World Immunisation Week: Gujarat holds India’s worst record for number of vaccinated children

Indiaspend | ByAlison Saldanha
Apr 28, 2017 09:09 AM IST

While Gujarat’s current immunisation rate is up 11.5% from the previous decade, it is now 11.6 percentage points below the national average of 62%.

Among larger Indian states, Gujarat has the least number of vaccinated children: 50.4%, as of 2015-16 data. The immunisation rate of India’s (as of 2013-14 constant prices) is now worse than that of some of its most backward states — Bihar, Madhya Pradesh, Rajasthan and Uttar Pradesh (UP), clubbed together as BIMARU (‘sick’ in Hindi).

While Gujarat’s current immunisation rate is up 11.5% from the previous decade, it is now 11.6 percentage points below the national average of 62%, according to an IndiaSpend analysis of .

Source: from the ministry of health and family welfare ministry.

Of these, 82 districts were located in the BIMARU states alone — 14 in Bihar, 15 in Madhya Pradesh, nine in Rajasthan and 44 in Uttar Pradesh –where 25% of the unvaccinated or partially vaccinated children reside.

The increased focus on these states may thus be credited with the significant progress in immunisation efforts here. The shift in focus from the more prosperous states may have also contributed to their slow growth in vaccination coverage.

Reasons for low immunisation: lack of awareness, conviction and time

There are several reasons for partial or no immunisation across India but the most common ones are: not convinced about the need (28%) and lack of awareness (26%), according to this Mission Indradhanush factsheet.

This was also reflected in the findings from Gujarat, where not feeling the need for vaccines (22.3%) and not knowing about the vaccines (15.5%) were the primary two reasons for low immunisation. A sizeable 10.2% attributed this to “wrong advice from someone” while 8.1% felt the “time (for administering shots) was not convenient”.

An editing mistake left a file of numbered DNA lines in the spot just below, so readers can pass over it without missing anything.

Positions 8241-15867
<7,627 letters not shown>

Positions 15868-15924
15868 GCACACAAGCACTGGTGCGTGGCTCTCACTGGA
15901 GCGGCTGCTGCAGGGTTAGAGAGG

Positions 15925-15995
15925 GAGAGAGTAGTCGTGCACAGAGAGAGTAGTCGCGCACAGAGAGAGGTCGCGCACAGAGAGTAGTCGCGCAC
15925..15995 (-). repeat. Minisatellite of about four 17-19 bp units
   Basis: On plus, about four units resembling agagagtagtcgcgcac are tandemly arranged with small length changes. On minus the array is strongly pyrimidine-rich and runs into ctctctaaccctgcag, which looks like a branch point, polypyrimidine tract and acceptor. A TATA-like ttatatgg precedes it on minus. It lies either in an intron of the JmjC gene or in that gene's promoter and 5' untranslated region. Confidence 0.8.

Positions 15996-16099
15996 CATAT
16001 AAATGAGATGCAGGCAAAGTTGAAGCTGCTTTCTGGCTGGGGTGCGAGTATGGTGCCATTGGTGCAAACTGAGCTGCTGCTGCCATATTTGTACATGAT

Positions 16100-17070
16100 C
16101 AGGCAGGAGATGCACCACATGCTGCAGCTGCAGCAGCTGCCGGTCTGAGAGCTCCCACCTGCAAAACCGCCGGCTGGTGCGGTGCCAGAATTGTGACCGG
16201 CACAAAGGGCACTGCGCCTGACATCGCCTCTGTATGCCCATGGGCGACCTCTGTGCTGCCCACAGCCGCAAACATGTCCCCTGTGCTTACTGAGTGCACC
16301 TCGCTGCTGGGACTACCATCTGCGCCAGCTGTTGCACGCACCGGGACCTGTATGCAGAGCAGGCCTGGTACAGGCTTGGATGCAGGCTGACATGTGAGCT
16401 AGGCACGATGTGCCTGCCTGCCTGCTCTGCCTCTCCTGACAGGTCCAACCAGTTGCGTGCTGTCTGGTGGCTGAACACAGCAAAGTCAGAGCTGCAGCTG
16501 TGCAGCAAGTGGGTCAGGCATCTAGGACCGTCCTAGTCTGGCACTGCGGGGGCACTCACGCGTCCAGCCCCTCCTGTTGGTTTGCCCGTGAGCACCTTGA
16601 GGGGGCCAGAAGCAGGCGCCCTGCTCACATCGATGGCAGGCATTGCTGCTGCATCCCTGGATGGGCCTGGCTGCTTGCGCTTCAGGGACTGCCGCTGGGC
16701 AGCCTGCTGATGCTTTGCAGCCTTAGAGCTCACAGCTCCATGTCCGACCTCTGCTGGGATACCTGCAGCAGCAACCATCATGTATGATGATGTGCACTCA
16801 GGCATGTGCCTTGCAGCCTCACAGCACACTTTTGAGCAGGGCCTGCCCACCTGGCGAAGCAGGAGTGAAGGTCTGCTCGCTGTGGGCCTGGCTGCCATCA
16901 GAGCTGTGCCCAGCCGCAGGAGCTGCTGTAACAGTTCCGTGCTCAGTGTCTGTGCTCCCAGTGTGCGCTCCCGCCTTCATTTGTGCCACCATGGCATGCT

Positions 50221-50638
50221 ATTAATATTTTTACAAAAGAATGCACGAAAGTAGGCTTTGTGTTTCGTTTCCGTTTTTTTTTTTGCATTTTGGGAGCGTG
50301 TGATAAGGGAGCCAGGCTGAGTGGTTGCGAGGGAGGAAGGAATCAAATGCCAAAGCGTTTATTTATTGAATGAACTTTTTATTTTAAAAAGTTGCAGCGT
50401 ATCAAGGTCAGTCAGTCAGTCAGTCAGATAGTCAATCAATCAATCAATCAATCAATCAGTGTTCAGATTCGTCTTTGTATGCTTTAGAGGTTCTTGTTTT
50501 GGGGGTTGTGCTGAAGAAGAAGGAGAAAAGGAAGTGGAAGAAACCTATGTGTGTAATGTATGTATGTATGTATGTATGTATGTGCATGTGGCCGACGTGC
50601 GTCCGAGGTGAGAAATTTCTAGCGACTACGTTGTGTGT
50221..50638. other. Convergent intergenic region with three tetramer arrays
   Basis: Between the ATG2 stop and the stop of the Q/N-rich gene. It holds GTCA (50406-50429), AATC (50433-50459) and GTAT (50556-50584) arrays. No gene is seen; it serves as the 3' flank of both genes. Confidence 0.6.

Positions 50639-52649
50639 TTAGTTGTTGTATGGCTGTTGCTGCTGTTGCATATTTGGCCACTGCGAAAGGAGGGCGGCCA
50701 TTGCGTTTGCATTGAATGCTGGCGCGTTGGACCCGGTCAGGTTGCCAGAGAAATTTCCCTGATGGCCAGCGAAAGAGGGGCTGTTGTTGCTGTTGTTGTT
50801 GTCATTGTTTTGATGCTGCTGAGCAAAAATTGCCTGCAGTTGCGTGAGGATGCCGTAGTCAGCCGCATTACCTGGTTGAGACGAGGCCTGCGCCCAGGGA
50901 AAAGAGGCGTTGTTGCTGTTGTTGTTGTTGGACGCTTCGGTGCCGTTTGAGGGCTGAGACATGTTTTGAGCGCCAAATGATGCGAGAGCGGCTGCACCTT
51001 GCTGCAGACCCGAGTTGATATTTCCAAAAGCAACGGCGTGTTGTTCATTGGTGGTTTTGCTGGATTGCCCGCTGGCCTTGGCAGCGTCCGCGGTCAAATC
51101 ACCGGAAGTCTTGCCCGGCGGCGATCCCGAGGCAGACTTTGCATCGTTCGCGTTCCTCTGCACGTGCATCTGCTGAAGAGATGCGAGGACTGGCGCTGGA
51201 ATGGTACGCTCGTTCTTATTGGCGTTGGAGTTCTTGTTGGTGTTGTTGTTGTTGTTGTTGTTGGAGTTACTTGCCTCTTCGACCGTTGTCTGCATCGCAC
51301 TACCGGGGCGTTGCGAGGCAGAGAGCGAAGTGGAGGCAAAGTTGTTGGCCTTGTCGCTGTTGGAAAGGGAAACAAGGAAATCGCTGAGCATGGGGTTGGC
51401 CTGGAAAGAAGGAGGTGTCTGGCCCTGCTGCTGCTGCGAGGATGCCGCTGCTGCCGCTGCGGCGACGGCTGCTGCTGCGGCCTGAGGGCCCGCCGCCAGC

In Maharashtra, time inconvenience (15.2%) and not knowing where immunisation shots are being administered (9.6%) were cited as major reasons for low vaccination coverage apart from the other primary reasons.

In the north-eastern states where vaccination coverage is particularly low, a median 44.9% did not feel the need to vaccinate their children.

Further, full immunisation is more complicated as it requires receiving vaccination

doses at different times. Possible reasons for Gujarat’s poor performance in immunising its population could be that its health institutions, clinics and nurses who provide regular check-ups and care are less efficient and capable than in many other states, according to this 2015 report in The Economist.

“Short campaigns to roll out one-off vaccinations are one thing, but sustained investment in health is required to achieve long-term improvements in full immunisation,” the report said.

(Saldanha is an assistant editor at IndiaSpend.) is a data-driven, public-interest journalism non-profit/ is fact-checking initiative, scrutinising for veracity and context statements made by individuals and organisations in public life.

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